The Department of Health (DH) and NHS England (NHSE) “have been complacent” and “failed to ensure that staffing in general practice has kept pace with growing demand,” MPs argued yesterday.
In a House of Commons report, a mix of 15 MPs from different political parties agreed that the two main health bodies in England have been complacent, defined as “showing smug or uncritical satisfaction with oneself or one's achievements,” by the Oxford English dictionary.
The DH and NHSE only “now seem to recognise the urgent need for action and they envisage significant changes in general practice over the next few years,” the report from the Committee of Public Accounts stated.
“In recent years the Department of Health and NHS England have failed to ensure that staffing in general practice has kept pace with growing demand. They appear to have been complacent about general practice’s ability to cope with the increase in demand caused by rising public expectations and the needs of an ageing population, many of whom have multiple health conditions,” it read.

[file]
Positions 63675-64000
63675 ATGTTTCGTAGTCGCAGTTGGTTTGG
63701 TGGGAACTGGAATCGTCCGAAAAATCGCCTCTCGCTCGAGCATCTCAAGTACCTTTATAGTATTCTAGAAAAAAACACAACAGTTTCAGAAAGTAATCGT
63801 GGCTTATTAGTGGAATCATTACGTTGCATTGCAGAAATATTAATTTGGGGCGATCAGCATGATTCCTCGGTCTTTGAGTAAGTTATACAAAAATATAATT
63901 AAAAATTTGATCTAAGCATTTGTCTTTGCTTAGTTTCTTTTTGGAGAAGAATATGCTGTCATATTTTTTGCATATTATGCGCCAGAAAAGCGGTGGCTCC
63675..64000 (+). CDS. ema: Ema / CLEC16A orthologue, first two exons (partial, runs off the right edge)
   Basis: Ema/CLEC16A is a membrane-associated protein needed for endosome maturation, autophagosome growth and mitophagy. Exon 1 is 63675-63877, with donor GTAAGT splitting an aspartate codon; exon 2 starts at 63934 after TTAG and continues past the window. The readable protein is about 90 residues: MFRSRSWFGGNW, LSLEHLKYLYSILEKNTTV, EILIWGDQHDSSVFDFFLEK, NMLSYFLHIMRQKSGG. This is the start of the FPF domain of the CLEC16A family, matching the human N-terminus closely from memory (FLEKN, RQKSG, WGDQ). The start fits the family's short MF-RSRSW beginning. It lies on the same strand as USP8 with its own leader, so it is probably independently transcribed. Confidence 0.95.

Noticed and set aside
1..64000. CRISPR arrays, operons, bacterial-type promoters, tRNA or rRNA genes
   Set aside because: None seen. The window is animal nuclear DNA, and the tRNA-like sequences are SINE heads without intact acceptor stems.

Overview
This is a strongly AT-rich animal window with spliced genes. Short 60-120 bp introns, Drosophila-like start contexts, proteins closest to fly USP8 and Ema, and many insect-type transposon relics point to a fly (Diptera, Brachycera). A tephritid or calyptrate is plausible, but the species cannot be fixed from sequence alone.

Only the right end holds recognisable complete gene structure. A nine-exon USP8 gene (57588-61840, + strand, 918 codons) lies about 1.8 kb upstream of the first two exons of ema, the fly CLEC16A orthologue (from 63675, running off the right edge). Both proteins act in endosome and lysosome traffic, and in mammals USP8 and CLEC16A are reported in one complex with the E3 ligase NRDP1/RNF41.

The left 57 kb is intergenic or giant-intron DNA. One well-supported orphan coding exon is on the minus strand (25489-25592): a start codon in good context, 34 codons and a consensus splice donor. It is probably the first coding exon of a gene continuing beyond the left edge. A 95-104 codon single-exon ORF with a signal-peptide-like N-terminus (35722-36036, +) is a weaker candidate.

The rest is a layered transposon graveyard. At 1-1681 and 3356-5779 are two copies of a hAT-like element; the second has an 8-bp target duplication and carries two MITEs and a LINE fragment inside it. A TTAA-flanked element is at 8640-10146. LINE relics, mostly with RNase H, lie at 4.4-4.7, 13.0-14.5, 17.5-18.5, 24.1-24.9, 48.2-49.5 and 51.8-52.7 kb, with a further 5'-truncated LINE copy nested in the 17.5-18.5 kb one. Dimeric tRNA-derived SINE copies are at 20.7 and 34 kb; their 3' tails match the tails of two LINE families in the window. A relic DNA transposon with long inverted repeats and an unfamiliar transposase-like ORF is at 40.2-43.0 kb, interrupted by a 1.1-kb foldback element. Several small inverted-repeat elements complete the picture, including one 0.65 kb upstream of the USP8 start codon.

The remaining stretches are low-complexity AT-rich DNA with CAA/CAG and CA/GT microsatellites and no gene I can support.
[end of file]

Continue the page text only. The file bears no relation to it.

Key recommendations from the report:
Building on the workforce action plan, the Department, NHS England and Health Education England should:
· Set out how they plan to reduce the number of GPs leaving the profession early, informed by analysis of the interviews with older GPs.
· Set out how they plan to attract more GPs to return to practice, and how they will monitor progress.
· Establish which incentives work best in attracting new recruits to general practice.
· Report back to the Committee of Public Accounts by December 2016 on the three points above and on progress towards having 5,000 more doctors working in general practice.
See the full report here.